My class also organized the amazing Mud Works project, where we built a rammed earth installation in front of Gund Hall. There’s nothing like hauling and ramming heavy buckets dirt with architecture students to give you a deep understanding of how buildings are made.
I also took a variety of courses at some of Harvard’s other schools. A course on the history of the internet with the Kennedy School’s Nicco Mele opened my eyes about a subject I thought I knew pretty well. This will sound strange, but I learned more than I could ever imagine about critical theory in a graduate-level comp lit course with David Damrosch. (Interestingly, there were several GSD students in that one.) I’ve always loved art and literature, so I indulged those interests by taking courses on poetry, Baroque Rome and Chinese history. As I said before, none of it was wasted. Sometimes I felt guilty for reverting to my liberal arts ways.
One last thing: In the end, I learned as much from my fellows as I did from all the courses I took and the books I read. We had loads of parties and every one was like a graduate seminar. The
Were there any positive or negative experiences in particular about your time as a Loeb you’d like to share?
There were no negatives! Most memorable moment was doing an impromptu Bollywood dance film in our Hyderabad hotel.
In what ways has your experience as a fellow affected and/or influenced your work today?
I like to joke that I became really good at Twitter while I was at Harvard, but there is truth in that. Two of my fellow fellows founded web start-ups and I absorbed a lot internet sensibility from them and from Nicco’s class. I started to understand how important it is to build (and control) your brand on the web. I did quite a bit of social media and blogging while I was there. (I created a blog to chart the progress of Mud Works.) When I got back to Philadelphia, I created a web page for the Inquirer called “Built,” which organizes all our design, planning, development and transit content onto a single page, and cuts through the barrage of content on the home page. I would have never have come up with that idea had it not been for my Loeb experience.
The fellowship has also had an effect on my writing. Even though I said that what I learned in the theory classes isn’t translatable to a daily newspaper, that intellectual training did make me conscious about situating my columns in a larger discussion, and I like to think that’s given my more heft.
Are you in touch with any of the fellows?
All of them. We still get together and party whenever we can. I spent Memorial Day weekend with two of my fellow classmates who live in the northeast.
Where did you grow up? Where did you go to school? Did you always aspire to be a journalist or critic?
I’m a child of Levittown, so maybe living in a planned community had a subconscious effect on my decision to write about places. Growing up, I didn’t know anything about architecture or planning. And even though I wanted to be a newspaper reporter from a very young age—I ran my Girl Scout newspaper—I had no idea there was such a thing as an architecture critic. I don’t recall any courses in criticism being offered when I was a student at NYU (though I’m sure that’s changed). I had read a lot of Hemingway as a teenager and developed a real wanderlust, so when I was young, all my focus was on becoming a foreign correspondent. I studied French and did a junior year in Paris. After that I decided to stay in Europe and work as a journalist. I spent three years abroad before returning to work for the New Jersey paper. Even after I managed to make my way to Philadelphia and a job at a big-city paper, the idea of being an architecture critic didn’t come to me until quite late. I didn’t figure out what I wanted to do with my life until I was 40.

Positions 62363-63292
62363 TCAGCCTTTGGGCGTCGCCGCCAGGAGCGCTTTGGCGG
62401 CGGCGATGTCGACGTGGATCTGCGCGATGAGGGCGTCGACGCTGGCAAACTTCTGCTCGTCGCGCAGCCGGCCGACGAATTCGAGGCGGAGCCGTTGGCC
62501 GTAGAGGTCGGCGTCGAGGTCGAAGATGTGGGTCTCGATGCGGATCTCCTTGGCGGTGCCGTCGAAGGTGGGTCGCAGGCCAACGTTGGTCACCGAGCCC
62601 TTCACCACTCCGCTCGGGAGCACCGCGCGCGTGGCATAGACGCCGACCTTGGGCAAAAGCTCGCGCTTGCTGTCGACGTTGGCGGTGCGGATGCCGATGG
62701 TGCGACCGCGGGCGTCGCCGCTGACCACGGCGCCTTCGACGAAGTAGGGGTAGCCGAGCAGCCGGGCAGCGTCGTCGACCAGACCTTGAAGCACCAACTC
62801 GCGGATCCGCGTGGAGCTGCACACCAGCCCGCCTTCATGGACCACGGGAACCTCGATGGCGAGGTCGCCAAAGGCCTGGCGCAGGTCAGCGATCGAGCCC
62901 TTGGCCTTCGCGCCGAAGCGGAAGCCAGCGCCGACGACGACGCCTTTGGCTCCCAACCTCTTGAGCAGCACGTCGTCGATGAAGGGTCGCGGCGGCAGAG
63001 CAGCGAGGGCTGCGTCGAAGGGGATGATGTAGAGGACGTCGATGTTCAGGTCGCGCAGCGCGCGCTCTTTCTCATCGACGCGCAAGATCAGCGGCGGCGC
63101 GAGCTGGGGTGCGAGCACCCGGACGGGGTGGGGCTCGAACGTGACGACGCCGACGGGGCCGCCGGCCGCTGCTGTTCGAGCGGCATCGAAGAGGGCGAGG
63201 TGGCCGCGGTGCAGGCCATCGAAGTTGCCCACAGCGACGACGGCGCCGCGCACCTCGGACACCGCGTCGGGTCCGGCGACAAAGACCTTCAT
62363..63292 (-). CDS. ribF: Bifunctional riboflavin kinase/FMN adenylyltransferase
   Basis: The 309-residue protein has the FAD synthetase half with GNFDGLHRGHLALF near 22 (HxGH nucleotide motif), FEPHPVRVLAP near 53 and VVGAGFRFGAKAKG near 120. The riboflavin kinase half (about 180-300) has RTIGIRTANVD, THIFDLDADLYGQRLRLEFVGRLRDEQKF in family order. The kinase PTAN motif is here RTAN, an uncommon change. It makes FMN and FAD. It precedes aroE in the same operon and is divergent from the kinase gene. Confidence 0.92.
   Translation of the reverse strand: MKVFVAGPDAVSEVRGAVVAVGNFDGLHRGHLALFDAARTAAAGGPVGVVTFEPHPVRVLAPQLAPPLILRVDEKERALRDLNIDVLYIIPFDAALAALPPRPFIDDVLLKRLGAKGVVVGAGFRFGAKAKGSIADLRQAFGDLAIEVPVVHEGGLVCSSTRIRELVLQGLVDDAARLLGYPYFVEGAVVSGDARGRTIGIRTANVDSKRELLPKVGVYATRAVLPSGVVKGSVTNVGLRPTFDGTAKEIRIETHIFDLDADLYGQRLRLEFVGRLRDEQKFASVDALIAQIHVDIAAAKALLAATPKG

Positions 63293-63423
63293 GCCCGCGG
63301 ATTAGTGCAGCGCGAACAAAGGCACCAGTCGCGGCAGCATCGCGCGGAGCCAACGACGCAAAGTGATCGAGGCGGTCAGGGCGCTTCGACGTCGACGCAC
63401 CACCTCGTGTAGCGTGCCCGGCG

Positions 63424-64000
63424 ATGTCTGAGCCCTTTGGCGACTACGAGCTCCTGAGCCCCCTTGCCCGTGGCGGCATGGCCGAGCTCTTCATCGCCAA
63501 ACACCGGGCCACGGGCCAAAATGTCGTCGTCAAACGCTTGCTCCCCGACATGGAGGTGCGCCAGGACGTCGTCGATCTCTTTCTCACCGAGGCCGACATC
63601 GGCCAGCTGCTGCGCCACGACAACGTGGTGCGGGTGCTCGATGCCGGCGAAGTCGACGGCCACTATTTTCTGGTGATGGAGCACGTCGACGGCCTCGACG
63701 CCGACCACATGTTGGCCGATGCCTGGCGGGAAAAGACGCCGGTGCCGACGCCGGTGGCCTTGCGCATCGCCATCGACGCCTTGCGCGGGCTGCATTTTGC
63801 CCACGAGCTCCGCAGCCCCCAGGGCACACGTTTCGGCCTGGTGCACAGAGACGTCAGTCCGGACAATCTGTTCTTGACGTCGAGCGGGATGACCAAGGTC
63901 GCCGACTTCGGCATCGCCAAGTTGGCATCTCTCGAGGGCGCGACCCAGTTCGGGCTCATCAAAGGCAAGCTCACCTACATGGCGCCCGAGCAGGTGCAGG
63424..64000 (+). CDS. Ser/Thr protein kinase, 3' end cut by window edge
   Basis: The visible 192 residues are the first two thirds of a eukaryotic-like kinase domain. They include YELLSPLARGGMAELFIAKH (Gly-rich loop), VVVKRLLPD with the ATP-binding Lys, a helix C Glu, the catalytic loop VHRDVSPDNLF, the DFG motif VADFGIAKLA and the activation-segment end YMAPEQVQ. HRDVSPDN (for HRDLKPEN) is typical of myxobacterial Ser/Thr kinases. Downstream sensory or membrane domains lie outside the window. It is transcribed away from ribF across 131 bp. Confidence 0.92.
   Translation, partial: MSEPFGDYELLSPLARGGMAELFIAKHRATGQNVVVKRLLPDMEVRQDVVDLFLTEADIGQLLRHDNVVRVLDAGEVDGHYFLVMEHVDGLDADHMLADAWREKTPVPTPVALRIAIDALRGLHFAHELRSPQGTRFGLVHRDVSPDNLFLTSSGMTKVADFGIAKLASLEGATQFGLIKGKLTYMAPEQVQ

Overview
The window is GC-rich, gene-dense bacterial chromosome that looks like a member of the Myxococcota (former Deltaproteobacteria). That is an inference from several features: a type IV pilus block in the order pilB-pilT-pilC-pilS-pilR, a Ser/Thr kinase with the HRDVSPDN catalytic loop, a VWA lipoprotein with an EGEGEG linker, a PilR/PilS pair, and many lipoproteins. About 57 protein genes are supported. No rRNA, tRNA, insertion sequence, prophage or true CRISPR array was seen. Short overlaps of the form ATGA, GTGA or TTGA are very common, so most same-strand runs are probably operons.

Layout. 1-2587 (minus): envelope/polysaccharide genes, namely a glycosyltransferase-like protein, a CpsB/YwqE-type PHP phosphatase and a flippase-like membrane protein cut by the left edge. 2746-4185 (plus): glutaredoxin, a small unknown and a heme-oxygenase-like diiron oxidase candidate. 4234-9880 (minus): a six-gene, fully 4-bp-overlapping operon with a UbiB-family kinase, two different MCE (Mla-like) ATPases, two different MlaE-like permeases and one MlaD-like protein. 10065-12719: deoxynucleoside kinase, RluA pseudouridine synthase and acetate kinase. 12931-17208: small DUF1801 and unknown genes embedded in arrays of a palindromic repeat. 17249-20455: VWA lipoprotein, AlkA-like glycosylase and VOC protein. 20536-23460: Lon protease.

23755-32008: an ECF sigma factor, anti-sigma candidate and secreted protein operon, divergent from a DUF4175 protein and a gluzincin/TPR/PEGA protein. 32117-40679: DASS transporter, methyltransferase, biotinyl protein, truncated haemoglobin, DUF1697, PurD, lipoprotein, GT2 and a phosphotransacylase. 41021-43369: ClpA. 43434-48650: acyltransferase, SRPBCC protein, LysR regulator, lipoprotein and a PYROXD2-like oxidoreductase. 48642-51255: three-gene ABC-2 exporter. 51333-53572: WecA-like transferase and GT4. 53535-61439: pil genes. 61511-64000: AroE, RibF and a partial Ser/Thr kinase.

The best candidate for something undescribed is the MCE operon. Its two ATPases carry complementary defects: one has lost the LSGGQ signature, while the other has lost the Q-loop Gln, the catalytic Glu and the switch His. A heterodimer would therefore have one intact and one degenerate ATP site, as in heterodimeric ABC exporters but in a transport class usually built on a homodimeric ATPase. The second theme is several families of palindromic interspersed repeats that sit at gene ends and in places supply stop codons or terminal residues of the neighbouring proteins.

What do you like most about living in Philadelphia?
I feel like Philadelphia is one the few authentic cities remaining in America. I love New York and consider myself an ex-New Yorker, but sometimes I feel like it’s a big playground rather than a working place. There isn’t a concentration of super-rich people in Philadelphia, and of course there is much more poverty. You get on a city bus at 8 in the morning, and you see people going off to their jobs, taking kids to school, interacting with their neighbors. It’s big and dense enough to be sophisticated in its aspirations and have a rich cultural life, but it’s also very intimate and cozy. People are crazy about block parties and neighborhood rituals here. Because Philly has a lot of tightly-packed rowhouse neighborhoods, I sometimes feel like it’s the world’s biggest small town. I have a web of connections I can’t imagine having anywhere else in America.
What/where is your favorite building?
I hate that question. It’s like asking a parent, which is your favorite child. I’ll just say that my visits to Kahn’s Salk Institute and his Kimbell Art Museum were probably the closest thing to a religious experience I’ve ever had. Both are transcendent buildings. I was also blown away last year when I went on a Borromini scavenger hunt in Rome (inspired by my Harvard class). I don’t think I have ever seen a more powerful urban building than San Carlino alle Quattro Fontane. It shows how much architecture you can pack into a tight site. There’s something about it that is so modern.